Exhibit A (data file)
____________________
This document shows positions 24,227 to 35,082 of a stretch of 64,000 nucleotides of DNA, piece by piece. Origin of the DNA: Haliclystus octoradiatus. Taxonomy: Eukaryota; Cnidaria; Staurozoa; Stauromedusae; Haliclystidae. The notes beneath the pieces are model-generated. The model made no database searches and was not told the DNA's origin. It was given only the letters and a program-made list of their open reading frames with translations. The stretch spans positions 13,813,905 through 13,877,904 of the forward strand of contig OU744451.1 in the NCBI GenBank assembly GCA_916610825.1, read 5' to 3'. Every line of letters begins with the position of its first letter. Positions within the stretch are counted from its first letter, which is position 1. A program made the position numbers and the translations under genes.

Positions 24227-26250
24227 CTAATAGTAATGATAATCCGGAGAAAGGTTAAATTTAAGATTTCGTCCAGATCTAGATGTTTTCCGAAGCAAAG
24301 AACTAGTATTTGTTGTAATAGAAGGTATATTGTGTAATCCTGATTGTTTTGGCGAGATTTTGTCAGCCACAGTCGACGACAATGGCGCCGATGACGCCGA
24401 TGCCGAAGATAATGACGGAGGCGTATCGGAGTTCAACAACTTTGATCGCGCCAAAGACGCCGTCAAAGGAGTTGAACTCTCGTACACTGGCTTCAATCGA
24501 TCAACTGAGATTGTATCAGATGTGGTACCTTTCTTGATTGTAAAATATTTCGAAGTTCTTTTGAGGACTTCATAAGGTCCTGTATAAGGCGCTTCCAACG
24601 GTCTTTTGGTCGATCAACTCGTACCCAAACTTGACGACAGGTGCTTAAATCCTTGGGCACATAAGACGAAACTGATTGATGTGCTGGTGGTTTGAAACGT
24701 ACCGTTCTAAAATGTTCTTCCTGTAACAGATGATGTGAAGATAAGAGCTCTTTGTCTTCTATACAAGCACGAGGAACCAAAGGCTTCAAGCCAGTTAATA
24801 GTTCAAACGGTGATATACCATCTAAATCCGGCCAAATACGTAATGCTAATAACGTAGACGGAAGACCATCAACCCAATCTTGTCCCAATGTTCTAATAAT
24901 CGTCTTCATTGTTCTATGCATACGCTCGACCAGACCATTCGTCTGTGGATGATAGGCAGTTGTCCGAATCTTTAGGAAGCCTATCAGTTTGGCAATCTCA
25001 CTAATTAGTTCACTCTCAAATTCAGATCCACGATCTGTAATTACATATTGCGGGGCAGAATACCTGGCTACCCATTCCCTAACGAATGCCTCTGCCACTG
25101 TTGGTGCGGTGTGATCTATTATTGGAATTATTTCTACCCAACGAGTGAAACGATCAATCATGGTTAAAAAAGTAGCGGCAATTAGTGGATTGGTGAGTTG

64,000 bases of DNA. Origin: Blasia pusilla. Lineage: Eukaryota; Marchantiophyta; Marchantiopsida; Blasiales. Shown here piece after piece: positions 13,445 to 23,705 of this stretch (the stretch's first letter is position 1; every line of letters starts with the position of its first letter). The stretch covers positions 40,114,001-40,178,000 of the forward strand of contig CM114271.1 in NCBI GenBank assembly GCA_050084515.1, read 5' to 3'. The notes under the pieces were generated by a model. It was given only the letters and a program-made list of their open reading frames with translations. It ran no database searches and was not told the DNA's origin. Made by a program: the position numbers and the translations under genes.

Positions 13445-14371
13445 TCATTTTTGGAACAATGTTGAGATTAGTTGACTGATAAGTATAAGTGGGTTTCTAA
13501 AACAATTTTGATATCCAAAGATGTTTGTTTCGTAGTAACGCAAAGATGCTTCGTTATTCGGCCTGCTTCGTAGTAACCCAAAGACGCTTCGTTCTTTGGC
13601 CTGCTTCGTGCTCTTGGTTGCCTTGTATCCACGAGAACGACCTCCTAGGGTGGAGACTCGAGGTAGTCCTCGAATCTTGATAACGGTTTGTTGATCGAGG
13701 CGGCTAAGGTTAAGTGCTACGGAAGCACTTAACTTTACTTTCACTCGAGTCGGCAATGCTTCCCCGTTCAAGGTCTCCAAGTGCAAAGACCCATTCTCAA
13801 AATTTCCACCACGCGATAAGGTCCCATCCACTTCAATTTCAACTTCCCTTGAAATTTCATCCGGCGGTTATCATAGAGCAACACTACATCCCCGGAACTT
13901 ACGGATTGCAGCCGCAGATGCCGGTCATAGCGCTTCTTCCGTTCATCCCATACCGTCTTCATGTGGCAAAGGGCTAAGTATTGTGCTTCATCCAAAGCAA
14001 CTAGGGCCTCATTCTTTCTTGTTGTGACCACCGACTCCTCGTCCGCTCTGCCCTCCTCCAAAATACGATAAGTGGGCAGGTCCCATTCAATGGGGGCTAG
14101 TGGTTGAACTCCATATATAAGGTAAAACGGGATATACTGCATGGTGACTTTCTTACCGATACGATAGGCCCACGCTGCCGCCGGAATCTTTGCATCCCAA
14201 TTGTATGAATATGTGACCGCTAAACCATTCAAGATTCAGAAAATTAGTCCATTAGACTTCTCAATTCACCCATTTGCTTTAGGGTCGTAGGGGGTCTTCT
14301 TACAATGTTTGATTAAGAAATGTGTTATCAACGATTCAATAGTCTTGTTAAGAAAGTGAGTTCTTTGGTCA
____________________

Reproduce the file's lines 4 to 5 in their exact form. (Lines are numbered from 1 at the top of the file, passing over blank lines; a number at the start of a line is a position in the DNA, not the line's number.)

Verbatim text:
24301 AACTAGTATTTGTTGTAATAGAAGGTATATTGTGTAATCCTGATTGTTTTGGCGAGATTTTGTCAGCCACAGTCGACGACAATGGCGCCGATGACGCCGA
24401 TGCCGAAGATAATGACGGAGGCGTATCGGAGTTCAACAACTTTGATCGCGCCAAAGACGCCGTCAAAGGAGTTGAACTCTCGTACACTGGCTTCAATCGA